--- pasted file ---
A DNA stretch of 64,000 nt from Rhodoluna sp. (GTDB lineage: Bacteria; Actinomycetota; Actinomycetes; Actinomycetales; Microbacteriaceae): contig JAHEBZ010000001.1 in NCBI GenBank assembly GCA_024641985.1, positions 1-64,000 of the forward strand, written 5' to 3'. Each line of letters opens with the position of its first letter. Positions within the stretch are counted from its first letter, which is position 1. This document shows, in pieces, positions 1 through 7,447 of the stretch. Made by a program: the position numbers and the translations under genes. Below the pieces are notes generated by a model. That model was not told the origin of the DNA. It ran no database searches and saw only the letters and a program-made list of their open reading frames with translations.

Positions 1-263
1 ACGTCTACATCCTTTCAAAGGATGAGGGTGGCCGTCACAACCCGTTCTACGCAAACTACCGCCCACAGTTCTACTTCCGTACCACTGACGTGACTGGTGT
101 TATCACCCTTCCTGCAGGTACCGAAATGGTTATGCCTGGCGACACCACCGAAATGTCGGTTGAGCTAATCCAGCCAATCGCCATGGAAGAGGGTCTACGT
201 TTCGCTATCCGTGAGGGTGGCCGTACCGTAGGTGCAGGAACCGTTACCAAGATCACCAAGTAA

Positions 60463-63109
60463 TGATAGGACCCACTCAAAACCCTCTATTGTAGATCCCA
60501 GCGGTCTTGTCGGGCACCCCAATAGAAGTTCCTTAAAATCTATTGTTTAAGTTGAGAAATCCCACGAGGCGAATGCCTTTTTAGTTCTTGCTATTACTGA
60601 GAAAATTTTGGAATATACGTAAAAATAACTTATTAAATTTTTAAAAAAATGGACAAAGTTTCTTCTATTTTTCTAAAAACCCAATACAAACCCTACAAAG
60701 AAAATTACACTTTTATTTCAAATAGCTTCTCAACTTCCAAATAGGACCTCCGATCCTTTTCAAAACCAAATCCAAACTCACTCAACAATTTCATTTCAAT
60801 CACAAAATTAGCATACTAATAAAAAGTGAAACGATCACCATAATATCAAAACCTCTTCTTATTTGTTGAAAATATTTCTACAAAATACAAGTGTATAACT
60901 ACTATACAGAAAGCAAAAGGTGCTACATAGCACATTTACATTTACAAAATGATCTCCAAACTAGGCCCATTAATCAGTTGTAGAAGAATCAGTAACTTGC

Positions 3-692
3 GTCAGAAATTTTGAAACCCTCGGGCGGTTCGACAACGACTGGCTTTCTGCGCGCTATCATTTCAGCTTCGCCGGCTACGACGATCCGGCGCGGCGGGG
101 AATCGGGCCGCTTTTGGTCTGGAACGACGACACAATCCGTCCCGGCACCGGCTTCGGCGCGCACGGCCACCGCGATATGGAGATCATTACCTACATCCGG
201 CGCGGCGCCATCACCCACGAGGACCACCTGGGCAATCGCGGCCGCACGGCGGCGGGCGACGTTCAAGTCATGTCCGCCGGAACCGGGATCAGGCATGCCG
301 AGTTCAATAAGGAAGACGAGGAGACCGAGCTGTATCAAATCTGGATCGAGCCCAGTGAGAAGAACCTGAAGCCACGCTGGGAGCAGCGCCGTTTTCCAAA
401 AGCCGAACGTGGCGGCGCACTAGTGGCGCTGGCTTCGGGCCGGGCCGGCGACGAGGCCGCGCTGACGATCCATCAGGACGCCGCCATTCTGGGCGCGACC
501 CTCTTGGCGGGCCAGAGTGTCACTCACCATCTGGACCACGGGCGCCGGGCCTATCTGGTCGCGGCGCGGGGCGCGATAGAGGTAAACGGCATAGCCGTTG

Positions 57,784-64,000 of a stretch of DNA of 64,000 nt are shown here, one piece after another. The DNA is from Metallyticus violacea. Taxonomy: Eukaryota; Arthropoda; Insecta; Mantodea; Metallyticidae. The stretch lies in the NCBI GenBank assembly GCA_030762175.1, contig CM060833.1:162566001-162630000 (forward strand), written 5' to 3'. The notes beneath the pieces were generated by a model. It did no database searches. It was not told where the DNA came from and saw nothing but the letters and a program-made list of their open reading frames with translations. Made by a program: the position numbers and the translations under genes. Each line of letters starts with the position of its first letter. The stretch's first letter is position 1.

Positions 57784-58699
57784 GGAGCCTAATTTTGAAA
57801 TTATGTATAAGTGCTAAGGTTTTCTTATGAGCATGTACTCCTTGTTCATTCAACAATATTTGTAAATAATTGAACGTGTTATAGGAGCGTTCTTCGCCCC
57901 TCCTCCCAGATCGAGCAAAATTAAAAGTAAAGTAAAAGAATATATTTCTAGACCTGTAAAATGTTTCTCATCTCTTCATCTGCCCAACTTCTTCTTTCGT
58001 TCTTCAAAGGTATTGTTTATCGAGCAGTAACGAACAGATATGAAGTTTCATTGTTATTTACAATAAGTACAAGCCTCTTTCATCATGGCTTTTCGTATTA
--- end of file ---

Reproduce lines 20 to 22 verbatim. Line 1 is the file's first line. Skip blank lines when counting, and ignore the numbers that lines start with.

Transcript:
Positions 57,784-64,000 of a stretch of DNA of 64,000 nt are shown here, one piece after another. The DNA is from Metallyticus violacea. Taxonomy: Eukaryota; Arthropoda; Insecta; Mantodea; Metallyticidae. The stretch lies in the NCBI GenBank assembly GCA_030762175.1, contig CM060833.1:162566001-162630000 (forward strand), written 5' to 3'. The notes beneath the pieces were generated by a model. It did no database searches. It was not told where the DNA came from and saw nothing but the letters and a program-made list of their open reading frames with translations. Made by a program: the position numbers and the translations under genes. Each line of letters starts with the position of its first letter. The stretch's first letter is position 1.

Positions 57784-58699
57784 GGAGCCTAATTTTGAAA